Ticktin said, “All you have to do is go to a really friendly county, with a good friendly judge that’s politically on your side, and then you get rid of your opposition.”

McPhail Believes There is an Urgency to Take Action Under Section 3

CREW attorney, Stuart McPhail, believes there is an urgent need to take action against local and state officials who had played a role in the Capitol attack so they can be prevented from running for federal office.

Source: Pexels

McPhail said, “It does create this incentive to bring cases from low-level officials now because then you can actually win them and get some kind of relief in judgments, whereas if you wait, you may have lost the opportunity.”

Law Professor Suspects Section 3 Is Likely Going to Be Misused

Notre Dame Law professor, Derek Muller, said he won’t be surprised at all if Section 3 is used for targeting individuals for reasons beyond the Capitol attack.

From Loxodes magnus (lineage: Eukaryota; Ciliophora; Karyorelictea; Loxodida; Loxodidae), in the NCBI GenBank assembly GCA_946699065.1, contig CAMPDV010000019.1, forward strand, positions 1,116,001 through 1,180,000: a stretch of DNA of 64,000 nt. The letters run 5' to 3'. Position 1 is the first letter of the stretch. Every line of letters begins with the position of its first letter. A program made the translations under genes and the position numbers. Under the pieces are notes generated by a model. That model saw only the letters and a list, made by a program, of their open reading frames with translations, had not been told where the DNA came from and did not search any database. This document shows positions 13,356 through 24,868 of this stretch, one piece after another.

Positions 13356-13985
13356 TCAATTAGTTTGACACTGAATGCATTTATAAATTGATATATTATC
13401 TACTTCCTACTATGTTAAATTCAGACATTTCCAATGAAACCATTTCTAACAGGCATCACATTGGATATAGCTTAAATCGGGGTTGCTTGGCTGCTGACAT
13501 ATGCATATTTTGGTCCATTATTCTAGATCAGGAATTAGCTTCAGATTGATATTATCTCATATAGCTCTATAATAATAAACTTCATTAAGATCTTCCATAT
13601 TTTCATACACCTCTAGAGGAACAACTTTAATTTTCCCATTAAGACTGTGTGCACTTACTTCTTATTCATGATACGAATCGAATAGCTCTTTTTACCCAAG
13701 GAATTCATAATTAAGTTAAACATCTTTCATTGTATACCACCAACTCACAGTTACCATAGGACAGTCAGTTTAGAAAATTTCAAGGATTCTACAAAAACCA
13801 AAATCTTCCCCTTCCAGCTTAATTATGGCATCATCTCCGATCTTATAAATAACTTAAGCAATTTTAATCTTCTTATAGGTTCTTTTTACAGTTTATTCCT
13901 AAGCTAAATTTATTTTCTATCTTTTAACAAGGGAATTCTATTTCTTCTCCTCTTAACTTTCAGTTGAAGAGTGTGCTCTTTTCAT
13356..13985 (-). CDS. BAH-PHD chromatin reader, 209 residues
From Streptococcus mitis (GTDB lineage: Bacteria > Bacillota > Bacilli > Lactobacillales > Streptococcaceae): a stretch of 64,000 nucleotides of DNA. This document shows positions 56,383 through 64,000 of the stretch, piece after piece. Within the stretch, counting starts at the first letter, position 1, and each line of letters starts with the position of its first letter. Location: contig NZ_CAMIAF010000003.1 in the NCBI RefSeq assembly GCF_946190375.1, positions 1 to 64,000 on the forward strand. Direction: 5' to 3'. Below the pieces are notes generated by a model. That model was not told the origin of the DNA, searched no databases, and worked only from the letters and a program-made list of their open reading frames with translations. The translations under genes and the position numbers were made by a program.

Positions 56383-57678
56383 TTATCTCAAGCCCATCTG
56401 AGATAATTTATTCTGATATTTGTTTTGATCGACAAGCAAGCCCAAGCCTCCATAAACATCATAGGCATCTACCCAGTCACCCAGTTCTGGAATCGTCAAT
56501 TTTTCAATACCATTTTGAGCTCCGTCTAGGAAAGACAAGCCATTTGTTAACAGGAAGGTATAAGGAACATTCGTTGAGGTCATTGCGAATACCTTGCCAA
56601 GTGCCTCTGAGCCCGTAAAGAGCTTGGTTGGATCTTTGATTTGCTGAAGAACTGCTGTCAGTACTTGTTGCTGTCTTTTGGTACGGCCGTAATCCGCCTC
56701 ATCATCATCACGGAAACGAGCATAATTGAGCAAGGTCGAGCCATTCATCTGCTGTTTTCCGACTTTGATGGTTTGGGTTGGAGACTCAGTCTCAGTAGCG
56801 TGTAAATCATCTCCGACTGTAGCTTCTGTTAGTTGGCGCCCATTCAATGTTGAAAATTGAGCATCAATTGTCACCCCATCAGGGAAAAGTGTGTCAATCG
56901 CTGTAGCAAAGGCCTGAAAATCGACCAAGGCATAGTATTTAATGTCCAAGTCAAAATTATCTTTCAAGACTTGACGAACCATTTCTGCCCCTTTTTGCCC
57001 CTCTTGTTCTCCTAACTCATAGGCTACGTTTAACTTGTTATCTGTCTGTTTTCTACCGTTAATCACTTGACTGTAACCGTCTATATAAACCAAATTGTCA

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He said, “I’m sure people are going to start thinking creatively about what it means – if you’re supporting, Hamas, the Taliban, (Black Lives Matter).

No Criminal Conviction Required for a Person to Be Disqualified from Office

According to Judge Matthew, “Neither the courts nor Congress have ever required a criminal conviction for a person to be disqualified under Section 3.”

Source: Pexels

Due to the difference in state laws, the way Section 3 is imposed in individual states also differs from region to region.